The retirement party is in full swing. Associates from throughout the organization have gathered to celebrate and extend best wishes to Bob, a great leader who is retiring. The room is packed.
One by one people go to the front of the room, grab the microphone, and begin talking about the impact that Bob made on them. Some of the stories they tell are funny, some are serious, but every one of them is personal. One person talks about how Bob provided compassion and encouragement during a tough time. Another says that she is thankful that Bob demanded her best and would not accept mediocrity. Someone else states that Bob listened to him and changed his stance on an issue. Another person remembers the time Bob sent a personal congratulation note to her son for his graduation. Someone else talks about a time that Bob made a serious mistake but owned up to it, learned from it, and became a better leader because of the experience.
Other team members begin their speeches with: I remember . . . ; You took the time to . . . ; You helped me . . . ; I’ll never forget . . . ; You cared enough to . . . ; and so on.
No one spoke about successful or failed strategies. No one mentioned a successful or failed marketing program. There were no toasts to celebrate winning an account. The evening was filled with personal stories of how Bob treated each person individually.
Meanwhile, in the same building, another retirement party is going on. The party is a not a retirement celebration. It is a celebration that a leader has retired. In fact, the leader who is retiring was not even invited to the party. He did the same job and worked just as hard as Bob. But he chose to do it differently. He was a jerk.
Which retirement party do you want?
Bob understood that leadership was not about him. His primary interest was not in the accumulation of power—it was in developing his people to become their very best. The other retiree was more interested in the accumulation of power and wealth than helping those around him become their best. Typically, jerks are greedy and interested in only themselves. They act and react without thinking. Jerks enjoy taking the easy road and are quick to blame others.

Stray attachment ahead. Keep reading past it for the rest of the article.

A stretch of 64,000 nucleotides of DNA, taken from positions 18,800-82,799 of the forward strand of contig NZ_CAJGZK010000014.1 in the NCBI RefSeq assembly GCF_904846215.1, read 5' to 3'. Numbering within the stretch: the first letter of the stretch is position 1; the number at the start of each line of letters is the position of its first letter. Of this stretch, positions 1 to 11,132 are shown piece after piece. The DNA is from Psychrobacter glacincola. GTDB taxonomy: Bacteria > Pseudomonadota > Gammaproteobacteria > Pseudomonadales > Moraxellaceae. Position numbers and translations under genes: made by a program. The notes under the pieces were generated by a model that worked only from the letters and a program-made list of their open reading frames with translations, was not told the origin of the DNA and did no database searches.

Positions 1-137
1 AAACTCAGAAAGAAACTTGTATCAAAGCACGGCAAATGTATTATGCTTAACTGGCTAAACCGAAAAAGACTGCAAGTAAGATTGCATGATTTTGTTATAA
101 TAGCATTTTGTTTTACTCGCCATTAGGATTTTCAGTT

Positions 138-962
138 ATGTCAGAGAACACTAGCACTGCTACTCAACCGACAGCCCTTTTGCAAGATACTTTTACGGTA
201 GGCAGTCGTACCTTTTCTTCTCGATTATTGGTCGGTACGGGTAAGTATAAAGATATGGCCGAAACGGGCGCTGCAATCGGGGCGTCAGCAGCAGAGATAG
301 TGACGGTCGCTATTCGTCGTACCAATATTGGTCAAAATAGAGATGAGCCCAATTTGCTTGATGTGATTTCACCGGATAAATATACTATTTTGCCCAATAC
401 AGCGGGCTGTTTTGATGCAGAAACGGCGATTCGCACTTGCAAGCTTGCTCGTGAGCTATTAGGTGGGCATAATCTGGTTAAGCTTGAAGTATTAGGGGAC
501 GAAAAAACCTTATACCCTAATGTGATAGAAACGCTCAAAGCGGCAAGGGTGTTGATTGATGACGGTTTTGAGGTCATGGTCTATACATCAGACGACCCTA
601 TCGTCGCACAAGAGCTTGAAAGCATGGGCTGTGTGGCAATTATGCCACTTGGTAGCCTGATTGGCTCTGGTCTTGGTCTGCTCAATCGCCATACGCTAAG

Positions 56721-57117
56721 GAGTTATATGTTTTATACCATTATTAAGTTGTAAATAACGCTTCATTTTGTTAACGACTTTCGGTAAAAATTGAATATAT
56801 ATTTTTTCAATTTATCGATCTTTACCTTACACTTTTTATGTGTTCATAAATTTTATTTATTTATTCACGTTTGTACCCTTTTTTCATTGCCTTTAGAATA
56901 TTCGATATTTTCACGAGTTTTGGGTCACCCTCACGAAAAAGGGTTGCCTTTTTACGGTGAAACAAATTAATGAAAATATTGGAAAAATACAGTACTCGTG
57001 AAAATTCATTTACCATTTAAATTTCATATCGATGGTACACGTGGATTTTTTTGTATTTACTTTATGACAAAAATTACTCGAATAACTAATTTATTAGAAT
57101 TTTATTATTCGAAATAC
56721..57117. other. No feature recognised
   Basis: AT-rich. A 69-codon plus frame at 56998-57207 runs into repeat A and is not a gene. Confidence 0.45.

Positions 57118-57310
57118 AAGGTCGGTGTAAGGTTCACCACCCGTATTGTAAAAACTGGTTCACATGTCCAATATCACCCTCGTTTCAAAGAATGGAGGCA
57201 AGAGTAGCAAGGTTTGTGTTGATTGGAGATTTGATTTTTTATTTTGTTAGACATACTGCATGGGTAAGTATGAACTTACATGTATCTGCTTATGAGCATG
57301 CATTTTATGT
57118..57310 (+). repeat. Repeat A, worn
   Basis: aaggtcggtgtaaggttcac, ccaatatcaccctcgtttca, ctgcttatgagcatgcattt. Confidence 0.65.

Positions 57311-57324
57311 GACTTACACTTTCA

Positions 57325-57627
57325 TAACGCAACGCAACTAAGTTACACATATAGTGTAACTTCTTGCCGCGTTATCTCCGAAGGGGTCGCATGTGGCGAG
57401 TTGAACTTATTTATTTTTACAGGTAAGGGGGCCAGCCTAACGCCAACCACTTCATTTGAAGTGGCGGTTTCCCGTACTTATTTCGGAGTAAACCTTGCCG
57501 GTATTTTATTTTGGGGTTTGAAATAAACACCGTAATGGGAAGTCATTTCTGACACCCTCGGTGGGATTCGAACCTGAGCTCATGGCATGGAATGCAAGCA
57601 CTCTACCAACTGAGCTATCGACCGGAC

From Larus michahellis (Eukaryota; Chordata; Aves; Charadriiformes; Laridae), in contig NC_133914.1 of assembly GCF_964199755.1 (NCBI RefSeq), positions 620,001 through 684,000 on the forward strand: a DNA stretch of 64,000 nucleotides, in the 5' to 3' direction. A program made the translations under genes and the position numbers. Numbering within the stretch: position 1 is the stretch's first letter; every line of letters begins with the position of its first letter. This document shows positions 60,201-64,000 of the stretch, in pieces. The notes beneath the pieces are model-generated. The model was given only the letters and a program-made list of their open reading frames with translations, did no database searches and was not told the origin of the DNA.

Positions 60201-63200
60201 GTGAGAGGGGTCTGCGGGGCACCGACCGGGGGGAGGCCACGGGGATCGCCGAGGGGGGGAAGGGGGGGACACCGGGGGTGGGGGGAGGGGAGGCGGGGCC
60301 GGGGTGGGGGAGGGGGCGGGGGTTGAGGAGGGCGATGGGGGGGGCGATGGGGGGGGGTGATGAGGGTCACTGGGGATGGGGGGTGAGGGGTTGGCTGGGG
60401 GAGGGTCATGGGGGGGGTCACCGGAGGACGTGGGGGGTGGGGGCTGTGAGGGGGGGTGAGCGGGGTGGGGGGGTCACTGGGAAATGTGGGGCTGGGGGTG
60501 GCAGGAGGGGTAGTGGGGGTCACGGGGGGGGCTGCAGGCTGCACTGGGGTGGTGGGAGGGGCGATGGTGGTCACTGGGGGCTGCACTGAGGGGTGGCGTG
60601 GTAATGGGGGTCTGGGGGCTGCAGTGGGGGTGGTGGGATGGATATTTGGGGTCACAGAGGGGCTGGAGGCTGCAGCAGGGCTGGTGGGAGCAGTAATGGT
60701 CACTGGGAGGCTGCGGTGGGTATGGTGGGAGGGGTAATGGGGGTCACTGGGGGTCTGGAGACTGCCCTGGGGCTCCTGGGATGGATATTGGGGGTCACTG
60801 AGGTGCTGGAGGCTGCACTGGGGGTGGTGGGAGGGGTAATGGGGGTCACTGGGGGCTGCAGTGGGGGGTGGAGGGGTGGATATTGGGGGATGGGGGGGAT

That is not you. You are a great person with honorable intentions, but sometimes you may come across differently than what you really are. Unfortunately, everyone occasionally and unintentionally comes across like a jerk. Even Bob appeared to be a jerk at times. The difference in the two retirees was how often they appeared to be jerks and how quickly they recovered when their jerk moment appeared. Bob’s jerk moments were rare, temporary, and he recovered from them quickly. His team knew that regardless of the temporary jerk moment, he had their best interest in mind. The other retiree’s team knew that his jerk moment was just another ordinary day.
You may be thinking that some jerks achieve extraordinary results. After all, you have heard that nice guys finish last. Yes, some jerks have achieved extraordinary results. You may be a marketing genius, fabulous communicator, and incredible visionary. Regardless, people in your organization will probably not stick around for long if you choose the bullying, arrogant, insulting, and uncompromising leadership route.
Excerpted from The First Two Rules of Leadership. Don’t Be Stupid. Don’t Be a Jerk by David Cottrell Wiley 2016